Bajaj drops iconic 'Hamara Bajaj' tagline to highlight global ambitions

Bajaj drops iconic 'Hamara Bajaj' tagline to highlight global ambitions In a media interaction at the launch of the recent corporate campaign for Bajaj Auto, the company’s managing director, Rajiv Bajaj said that he wanted people around the world to think Bajaj whenever they thought about motorcycles. As the country’s largest exporter of two-wheelers, he believes that such an ambition is well within the brand’s grasp. The latest corporate campaign positions Brand Bajaj as ‘The world’s favourite Indian’, stepping away from the familiar and popular ‘hamara Bajaj’ tagline in an attempt to showcase its global credentials. 

But is the brand overplaying its global card and could that hit its positioning as a ride made for Indians, in India?

Rajiv Bajaj says that as an Indian bike that is at home in the world, the brand is an ambassador for the government’s ‘Make in India’ initiative. Besides a corporate campaign, by definition, has to take a brand forward while providing a shiny new umbrella for sub brands. But will this dilute Bajaj’s strong Indian identity that straddled the rural-urban markets and the Hindi-English divide quite easily?

Sumeet Narang, head of the newly formed Urbanite Business Unit, Bajaj Auto says that the brand is aiming to be best-in-class not only by Indian standards but also world standards. In a way Pulsar was the harbinger of this new strategy and it was followed by other brands such as Discover, Platina, Avenger, CT100, Dominar. Besides he claims that Bajaj has become the third-largest motorcycle manufacturer in the world, competing with several Japanese and European brands. And one needed to capture this change in its identity. 

The company said that nearly 40 per cent of the revenue is coming in from its international markets. Bajaj has earned $13 billion of forex in the last 10 years and has sold nearly 15 million motorcycles in over 70 countries. “The heart of the new campaign is the world’s favourite Indian idea, a big departure from Hamara Bajaj. My feeling is that while selling in 70+ countries is certainly worth bragging about, Bajaj still has some ground to cover on being the world’s favourite Indian. That epithet belongs only to the one and only Mahatma Gandhi! Bajaj needs more effort in building a global brand,” said Sandeep Goyal, founder Mogae Media. The claim is premature, he added.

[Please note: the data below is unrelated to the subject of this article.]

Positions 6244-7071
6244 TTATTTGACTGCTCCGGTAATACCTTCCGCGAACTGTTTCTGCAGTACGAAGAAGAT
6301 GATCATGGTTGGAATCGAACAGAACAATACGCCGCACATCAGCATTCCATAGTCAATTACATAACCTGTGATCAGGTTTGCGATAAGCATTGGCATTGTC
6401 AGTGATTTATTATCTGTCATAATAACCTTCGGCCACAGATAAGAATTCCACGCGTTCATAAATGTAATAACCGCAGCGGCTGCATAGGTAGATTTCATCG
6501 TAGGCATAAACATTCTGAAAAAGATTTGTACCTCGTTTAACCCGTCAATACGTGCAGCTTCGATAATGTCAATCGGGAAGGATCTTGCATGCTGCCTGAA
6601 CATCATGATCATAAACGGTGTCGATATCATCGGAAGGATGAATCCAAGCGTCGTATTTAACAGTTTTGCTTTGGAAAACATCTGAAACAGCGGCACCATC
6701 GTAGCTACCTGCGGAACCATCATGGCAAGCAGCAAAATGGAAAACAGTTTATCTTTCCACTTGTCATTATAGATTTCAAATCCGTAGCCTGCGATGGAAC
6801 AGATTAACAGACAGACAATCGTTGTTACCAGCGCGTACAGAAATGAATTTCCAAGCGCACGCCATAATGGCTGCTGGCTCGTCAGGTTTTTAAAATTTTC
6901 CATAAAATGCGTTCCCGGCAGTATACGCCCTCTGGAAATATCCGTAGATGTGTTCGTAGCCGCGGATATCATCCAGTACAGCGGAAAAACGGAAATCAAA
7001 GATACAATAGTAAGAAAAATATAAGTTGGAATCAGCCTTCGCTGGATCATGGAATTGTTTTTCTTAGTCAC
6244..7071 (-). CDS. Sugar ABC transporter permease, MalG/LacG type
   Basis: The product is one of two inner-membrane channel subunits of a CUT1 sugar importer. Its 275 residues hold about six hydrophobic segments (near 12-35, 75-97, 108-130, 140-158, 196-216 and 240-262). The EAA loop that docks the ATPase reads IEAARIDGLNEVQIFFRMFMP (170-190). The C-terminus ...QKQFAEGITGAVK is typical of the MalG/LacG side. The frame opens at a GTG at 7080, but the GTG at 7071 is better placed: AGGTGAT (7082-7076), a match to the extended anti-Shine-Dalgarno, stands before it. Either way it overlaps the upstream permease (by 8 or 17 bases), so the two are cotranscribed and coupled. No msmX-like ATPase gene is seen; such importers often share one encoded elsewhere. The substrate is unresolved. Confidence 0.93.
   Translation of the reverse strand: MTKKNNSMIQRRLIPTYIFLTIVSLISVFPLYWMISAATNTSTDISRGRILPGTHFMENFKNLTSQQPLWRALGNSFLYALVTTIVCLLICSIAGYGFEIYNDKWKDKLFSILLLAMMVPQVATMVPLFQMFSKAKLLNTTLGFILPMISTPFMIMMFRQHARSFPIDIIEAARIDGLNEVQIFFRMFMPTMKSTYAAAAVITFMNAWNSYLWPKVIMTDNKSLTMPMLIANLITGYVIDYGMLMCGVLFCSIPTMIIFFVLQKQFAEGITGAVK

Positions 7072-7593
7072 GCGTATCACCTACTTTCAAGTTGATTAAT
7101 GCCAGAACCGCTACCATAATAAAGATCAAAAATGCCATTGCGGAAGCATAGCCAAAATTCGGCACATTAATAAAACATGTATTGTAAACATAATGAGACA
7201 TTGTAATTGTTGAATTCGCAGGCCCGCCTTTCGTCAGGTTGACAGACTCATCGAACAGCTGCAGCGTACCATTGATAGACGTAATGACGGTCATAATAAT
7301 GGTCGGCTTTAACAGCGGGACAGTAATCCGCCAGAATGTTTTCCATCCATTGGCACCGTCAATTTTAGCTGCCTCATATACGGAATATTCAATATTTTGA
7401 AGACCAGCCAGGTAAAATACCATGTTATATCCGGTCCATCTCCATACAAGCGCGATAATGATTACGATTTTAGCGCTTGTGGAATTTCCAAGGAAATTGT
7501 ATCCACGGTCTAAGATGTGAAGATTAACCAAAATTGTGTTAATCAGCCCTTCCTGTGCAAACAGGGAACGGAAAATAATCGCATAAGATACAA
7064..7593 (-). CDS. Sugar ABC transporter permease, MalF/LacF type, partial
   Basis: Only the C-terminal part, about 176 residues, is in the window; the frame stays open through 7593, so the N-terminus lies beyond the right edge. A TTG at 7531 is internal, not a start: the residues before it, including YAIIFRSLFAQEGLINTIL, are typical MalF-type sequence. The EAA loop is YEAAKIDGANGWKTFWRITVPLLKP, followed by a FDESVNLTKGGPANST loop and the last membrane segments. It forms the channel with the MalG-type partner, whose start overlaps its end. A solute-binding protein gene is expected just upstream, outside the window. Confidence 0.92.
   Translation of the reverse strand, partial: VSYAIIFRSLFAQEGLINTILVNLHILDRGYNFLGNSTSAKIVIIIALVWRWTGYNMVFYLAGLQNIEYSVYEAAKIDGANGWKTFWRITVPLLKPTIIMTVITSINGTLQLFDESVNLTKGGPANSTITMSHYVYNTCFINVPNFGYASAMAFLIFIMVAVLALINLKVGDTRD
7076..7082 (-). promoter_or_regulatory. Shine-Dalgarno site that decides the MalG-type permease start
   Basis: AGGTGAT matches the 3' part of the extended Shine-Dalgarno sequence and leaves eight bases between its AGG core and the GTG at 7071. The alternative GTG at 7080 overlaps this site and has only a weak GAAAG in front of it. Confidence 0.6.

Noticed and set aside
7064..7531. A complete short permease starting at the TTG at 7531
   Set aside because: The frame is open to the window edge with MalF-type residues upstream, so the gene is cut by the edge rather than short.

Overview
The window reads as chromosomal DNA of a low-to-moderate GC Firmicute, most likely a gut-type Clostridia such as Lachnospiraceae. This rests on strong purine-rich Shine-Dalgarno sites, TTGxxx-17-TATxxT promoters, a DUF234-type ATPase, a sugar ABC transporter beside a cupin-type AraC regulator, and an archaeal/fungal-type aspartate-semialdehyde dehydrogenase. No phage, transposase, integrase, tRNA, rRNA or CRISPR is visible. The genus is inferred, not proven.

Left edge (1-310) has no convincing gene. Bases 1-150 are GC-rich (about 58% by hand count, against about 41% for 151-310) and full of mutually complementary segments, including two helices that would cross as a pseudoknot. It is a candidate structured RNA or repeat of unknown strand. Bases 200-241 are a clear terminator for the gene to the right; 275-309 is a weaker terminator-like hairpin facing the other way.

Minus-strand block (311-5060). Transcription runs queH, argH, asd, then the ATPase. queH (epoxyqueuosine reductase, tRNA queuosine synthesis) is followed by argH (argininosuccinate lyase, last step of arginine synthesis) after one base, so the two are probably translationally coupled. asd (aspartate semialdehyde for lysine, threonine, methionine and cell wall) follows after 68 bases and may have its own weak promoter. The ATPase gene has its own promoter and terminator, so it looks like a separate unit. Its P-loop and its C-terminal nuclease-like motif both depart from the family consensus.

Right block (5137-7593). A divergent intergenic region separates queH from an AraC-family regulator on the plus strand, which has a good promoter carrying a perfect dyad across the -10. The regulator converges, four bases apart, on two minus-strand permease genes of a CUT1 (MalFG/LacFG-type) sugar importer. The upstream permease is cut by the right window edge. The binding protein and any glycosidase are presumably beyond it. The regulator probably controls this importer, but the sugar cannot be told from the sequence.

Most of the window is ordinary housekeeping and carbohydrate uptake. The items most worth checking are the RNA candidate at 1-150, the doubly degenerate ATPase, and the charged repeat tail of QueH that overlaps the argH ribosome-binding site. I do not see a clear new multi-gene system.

The company believes that the positioning change, its first in a decade, will help differentiate its family of brands from the rest in the domestic market. However, Narang clarifies that the company treats each sub brand as an individual offering because buyers need to see them as distinct identities. “We have focused our marketing attention to building these brands individually,” he said. 

The company felt it was time to bring the mother brand to the fore, especially since there was a new story to tell. In 1970s and the 1980s when Bajaj was still just a scooter maker and its flagship brand was Chetak, both the market and audiences were different. Hamara Bajaj had to change and Narang said, “We owe it to the customers to provide the new message and story on the Bajaj brand.”

What the campaign hopes to do is also build greater confidence in the brand and by ascribing a global stature to the Bajaj brand, it is in a way looking to buy local sanction. Narang  is also clear that unlike other brands that are using legacy to frame their present-day identities, Bajaj wants to strike a different note. “It does not ask consumers to buy only because it has 50 years of history,” he added.

With Brand Bajaj, there is another layer of complexity in its relationship with the consumer. Narang believes that while Bajaj two wheelers have been around for 50 years, it has been a motorcycle company for only 17 years since the birth of Pulsar. “Today people are buying a Bajaj motorcycle which is a combination of a brand that is trusted for half a century but a product range that is new.” Another difference that Brand Bajaj has with its rivals is that it is still to appoint a celebrity as brand endorser. “We work harder on our brand building, to build a unique character, personality and meaning to each brand or sub brand. We have our own stories to tell. Tomorrow when we have no story to tell we will bring some celebrity,” Narang quips.